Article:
So, it speaks to the nature of our great, good relationship and it also I think is an example of the strength of the Indonesia-Australia relationship as well. Certainly, I know from Australia’s perspective, and I believe from the frequent conversations between President Widodo and Prime Minister Turnbull, that Indonesia and Australia are both very committed to building stronger trade and investment links. And we know through stronger trade-investment links that our two countries will continue to come closer together; the people-to-people links will flourish; and we will see, as a consequence, that both Indonesia and Australia are in a stronger position.
It is, exactly as Minister Lukita said, an example of the kind of win-win partnership that we believe we can achieve through the Indonesia-Australia Comprehensive Economic Partnership Agreement, or IA-CEPA. Certainly Minister Lukita and I not only have each other’s mobile telephone numbers so we can speak regularly and text each other, but we’re also personally invested in trying to conclude this deal. And I’m sure it was a great surprise to our Chief Negotiators that we’ve agreed this morning to try and conclude it by November, so we’ve made their workload harder, but don’t feel too sorry for them because the next negotiations are in Bali. So, hopefully, that’ll be an opportunity for them to move to the final stages of concluding what will be a high-quality deal between Indonesia and Australia.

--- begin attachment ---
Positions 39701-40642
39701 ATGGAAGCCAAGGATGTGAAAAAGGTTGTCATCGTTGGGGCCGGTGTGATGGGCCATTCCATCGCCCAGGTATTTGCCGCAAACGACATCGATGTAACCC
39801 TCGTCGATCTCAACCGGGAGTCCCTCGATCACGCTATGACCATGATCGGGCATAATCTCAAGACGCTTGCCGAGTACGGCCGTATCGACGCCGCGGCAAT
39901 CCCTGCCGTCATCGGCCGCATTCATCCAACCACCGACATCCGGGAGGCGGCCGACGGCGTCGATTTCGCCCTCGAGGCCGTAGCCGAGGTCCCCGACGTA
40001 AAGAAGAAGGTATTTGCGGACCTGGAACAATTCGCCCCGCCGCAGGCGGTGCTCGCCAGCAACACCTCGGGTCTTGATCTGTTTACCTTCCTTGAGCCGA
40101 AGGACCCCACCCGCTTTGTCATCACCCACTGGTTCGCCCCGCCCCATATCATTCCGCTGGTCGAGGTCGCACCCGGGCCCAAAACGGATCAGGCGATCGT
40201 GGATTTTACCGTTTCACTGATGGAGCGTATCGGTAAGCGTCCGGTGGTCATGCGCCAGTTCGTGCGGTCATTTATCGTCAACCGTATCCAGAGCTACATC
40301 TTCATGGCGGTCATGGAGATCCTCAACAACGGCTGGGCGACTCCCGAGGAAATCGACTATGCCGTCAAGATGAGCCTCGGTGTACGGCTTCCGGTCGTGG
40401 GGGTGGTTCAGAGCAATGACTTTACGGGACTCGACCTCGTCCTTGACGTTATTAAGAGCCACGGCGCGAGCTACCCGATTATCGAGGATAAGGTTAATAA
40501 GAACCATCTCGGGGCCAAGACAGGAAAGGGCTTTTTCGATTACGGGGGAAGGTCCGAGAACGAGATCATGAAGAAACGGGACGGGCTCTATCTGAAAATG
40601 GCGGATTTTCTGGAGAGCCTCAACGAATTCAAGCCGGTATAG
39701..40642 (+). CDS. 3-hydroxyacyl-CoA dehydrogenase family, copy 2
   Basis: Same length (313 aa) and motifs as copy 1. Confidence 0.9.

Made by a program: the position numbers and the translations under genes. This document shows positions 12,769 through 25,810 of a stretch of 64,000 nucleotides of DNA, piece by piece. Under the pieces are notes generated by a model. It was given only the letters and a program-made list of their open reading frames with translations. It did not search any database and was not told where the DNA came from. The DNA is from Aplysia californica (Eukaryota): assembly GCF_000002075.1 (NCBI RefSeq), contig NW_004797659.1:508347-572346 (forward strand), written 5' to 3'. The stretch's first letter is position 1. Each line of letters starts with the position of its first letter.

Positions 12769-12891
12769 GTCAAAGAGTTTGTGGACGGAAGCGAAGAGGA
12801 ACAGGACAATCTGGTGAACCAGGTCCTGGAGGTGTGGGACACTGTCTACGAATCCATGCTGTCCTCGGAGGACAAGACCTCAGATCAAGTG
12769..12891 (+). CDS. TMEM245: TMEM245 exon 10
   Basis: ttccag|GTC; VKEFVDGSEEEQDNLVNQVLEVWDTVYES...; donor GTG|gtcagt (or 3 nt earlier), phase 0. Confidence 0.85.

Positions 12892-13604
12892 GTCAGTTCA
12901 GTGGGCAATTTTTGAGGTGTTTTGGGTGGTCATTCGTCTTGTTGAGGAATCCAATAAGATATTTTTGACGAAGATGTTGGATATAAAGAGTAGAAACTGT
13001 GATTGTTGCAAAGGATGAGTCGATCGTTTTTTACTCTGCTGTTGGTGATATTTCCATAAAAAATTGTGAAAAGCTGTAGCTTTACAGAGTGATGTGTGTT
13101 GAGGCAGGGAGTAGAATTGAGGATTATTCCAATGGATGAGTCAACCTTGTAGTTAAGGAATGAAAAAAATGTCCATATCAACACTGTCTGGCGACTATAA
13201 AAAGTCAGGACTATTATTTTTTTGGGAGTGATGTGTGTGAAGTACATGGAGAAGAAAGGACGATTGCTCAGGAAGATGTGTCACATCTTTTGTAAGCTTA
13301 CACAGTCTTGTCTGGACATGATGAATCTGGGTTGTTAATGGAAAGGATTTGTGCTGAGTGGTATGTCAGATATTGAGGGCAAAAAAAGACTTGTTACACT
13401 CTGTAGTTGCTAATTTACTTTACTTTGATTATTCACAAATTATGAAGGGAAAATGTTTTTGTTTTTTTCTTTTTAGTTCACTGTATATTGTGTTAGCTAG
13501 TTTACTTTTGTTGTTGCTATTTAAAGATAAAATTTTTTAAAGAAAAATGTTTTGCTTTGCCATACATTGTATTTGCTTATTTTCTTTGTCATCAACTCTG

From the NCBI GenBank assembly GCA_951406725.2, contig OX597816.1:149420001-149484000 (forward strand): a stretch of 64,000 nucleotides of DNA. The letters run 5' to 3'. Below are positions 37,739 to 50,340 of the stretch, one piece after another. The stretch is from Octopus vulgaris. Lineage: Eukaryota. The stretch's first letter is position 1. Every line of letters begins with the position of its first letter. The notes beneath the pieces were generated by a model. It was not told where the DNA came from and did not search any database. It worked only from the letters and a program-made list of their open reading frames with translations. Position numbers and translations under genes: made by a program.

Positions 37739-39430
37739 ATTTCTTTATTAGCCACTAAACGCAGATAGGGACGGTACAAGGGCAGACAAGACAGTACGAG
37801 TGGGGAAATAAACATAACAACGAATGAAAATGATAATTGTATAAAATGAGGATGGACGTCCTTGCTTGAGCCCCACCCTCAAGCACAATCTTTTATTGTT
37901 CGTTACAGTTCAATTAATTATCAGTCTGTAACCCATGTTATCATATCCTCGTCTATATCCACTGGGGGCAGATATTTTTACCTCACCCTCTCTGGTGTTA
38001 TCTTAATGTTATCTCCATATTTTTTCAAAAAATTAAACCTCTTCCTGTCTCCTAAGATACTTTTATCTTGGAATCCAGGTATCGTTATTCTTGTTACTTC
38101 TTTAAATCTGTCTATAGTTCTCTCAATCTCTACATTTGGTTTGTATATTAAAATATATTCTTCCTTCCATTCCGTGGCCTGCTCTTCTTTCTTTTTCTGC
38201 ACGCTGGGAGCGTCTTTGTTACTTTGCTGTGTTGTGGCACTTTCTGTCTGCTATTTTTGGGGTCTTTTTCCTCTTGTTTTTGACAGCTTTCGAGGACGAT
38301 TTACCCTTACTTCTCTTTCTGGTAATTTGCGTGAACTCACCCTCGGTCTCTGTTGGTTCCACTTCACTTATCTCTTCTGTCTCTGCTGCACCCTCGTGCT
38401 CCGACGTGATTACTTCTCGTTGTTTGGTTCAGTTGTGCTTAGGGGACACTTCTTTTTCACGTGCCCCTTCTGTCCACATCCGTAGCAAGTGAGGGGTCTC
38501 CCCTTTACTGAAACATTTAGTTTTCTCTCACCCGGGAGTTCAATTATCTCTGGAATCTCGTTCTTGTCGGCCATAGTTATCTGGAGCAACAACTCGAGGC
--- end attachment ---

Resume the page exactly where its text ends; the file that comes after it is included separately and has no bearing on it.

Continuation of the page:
In terms of the early outcomes that Minister Lukita and I are speaking to this morning, this is an example of what we’re open to achieve together. The announcement today is a very concrete example of the win-win outcomes that we both believe can be achieved under IA-CEPA. The fact that Indonesian exports, in terms of pesticides and herbicides, will be able to come into Australia with zero tariff, which means that they will be cheaper to come to Australia, is a win for Indonesia in terms of exports, but it’s also a terrific win for Australia. The reason it’s a win for Australia is because it means that our import costs, that is, how much our farmers and others pay, will go down.
The flip side of that coin, or the other side of this announcement, is with respect to raw sugar tariffs here in Indonesia. By reducing the tariff on Australian raw sugar, again, it’s a win-win outcome. It’s a win for Australia, because it will make our sugar more price-competitive, and of course, it’s a win for Indonesia. A win because, now for your sugar, it’ll be a more competitive marketplace between Australia and Thailand, and that’s good news for Indonesian food manufacturers because they’ll be able to get better prices in a more competitive marketplace, but it’s also a win for Indonesia as well because, again, like Australia with herbicides and pesticides, it means that there’ll be cheaper business inputs for Indonesian food manufacturers. And I have no doubt, Minister Lukita, that in time that will feed through to hopefully cheaper prices for consumers as well, as those cost savings are passed through the food chain.
So, I really just want to say that I think we’ve done some really good work here. President Widodo and Prime Minister Turnbull are both very committed to concluding a good deal between Indonesia and Australia. We are such near neighbours; we are both invested in the success of our region; we work alongside each other in broader regional discussions, around for example, the Regional Comprehensive Economic Partnership. We’re both committed to opening up more investment in each other’s countries knowing that investment will help to drive economic growth, investment will help to drive jobs, and investment will mean that the prosperity of both Indonesia and Australia continues to improve.